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The determination of nutritional content in birth-milk

Dr. Citra Kesumasari from Hasanuddin University, Makassar, Indonesia, and his team conducted a research project to assess the mineral concentrations of calcium, zinc, and iron in breast milk based on infant birth weight.

Regular functioning of the body requires the ingestion of micro and macronutrients daily. Normal development in an infant requires careful balance in the micro and macronutrient ratio in the diet. Infants depend solely on breast milk to immediately obtain nutrients to the body after birth up to 6 months of age. Breast milk is produced according to the specific needs of the infant. The amount of micro and macronutrients in breast milk is catered to the proper development in the infant. The composition of breast milk includes biomolecules that the infant cannot produce during early development. The absence of these biomolecules hinders protective mechanisms in the body of the infant.

The micronutrient content in breast milk is variable at different stages. It is affected by stage of lactation, maternal serum levels, dietary supplementation, etc. Maternal factors such as nutrition, socioeconomic status, diet, age, number of births, oral contraceptives, or environmental factors do not alter the micronutrient content in breast milk. The gross amount of breast milk produced is variable, but the micronutrient content does not differ. Further research showed changes in iron content in the breast milk of mothers who gave birth to low birth weight (LBW) babies. Babies born weighing less than 2500g at birth are termed low birth weight (LBW) babies. Their development is relatively incomplete at birth. They require extra care in nutrition and the environment. Breastfeeding is supplemented with synthetic formulations in LBW babies.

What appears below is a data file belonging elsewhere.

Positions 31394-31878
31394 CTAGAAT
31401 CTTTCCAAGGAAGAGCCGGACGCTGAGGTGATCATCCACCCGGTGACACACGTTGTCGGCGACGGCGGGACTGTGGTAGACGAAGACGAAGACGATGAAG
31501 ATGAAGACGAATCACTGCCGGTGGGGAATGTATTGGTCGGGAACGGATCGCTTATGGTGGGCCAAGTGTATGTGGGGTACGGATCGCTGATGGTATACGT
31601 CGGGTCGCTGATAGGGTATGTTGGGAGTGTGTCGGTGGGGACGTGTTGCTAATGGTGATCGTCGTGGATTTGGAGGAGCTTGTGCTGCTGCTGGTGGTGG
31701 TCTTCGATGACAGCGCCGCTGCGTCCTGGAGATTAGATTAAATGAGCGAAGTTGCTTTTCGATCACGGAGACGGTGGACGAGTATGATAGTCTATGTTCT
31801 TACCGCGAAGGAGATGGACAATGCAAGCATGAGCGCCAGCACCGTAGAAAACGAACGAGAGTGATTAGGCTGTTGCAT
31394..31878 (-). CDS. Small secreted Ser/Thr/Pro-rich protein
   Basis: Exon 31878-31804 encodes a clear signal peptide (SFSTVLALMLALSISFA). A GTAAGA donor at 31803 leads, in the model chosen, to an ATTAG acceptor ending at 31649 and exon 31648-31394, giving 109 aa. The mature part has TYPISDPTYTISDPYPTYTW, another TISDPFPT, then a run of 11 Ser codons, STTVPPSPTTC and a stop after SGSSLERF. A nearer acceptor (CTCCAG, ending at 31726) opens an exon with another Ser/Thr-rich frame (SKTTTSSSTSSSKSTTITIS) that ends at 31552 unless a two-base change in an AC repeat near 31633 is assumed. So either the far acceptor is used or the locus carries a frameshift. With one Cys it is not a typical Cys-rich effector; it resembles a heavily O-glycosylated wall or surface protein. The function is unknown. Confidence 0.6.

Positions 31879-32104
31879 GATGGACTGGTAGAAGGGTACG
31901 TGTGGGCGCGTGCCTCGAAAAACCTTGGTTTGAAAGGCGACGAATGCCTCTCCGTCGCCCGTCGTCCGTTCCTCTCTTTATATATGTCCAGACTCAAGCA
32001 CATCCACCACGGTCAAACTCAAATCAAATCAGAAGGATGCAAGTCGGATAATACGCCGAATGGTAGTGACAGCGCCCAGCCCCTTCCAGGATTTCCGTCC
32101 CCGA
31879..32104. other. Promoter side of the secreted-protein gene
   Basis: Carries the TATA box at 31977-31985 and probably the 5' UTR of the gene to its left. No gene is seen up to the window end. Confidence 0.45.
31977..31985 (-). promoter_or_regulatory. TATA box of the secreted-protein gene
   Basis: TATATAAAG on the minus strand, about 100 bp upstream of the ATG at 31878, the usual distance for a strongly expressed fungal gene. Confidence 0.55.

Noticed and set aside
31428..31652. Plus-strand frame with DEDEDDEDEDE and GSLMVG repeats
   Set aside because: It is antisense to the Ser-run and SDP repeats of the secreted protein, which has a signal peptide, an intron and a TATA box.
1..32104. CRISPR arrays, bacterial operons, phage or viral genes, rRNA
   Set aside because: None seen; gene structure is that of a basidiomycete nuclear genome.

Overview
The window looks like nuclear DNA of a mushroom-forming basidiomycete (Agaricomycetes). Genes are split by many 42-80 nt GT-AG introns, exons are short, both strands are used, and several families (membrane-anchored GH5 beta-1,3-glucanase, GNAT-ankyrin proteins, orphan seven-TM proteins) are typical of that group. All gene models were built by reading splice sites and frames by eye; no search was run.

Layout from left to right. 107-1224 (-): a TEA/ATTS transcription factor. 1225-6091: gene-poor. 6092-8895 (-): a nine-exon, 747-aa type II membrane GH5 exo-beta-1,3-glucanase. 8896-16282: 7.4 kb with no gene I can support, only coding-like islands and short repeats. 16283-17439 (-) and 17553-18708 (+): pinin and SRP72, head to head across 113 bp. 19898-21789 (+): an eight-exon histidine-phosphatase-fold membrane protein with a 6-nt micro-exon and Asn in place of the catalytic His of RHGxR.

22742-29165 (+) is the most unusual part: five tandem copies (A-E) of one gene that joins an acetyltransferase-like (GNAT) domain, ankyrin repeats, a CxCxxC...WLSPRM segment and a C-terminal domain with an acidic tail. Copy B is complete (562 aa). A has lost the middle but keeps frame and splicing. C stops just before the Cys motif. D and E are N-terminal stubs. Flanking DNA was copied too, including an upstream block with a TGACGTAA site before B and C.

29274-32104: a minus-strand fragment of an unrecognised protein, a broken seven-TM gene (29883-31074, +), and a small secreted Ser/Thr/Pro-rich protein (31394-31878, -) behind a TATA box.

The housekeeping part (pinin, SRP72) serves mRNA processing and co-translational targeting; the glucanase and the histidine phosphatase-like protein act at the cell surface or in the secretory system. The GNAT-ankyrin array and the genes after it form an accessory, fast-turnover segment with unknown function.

Researchers of multiple Universities such as Alauddin State Islamic University, Makassar, Indonesia, conducted studies to determine sufficient breast milk micronutrient content (calcium, iron, zinc) for low birth weight (LBW) babies. Thirty-seven nursing mothers in Kassi-Kassi Health Center in Makassar, Indonesia, participated in the study. The study concluded that breastmilk content remained unchanged in mothers giving birth to LBW babies.

The study also detailed the incidence of low birth weight (LBW) babies. It has been found that maternal age, chronic energy malnutrition during pregnancy are common factors.

The original research work was published in the Pakistan Journal of Nutrition

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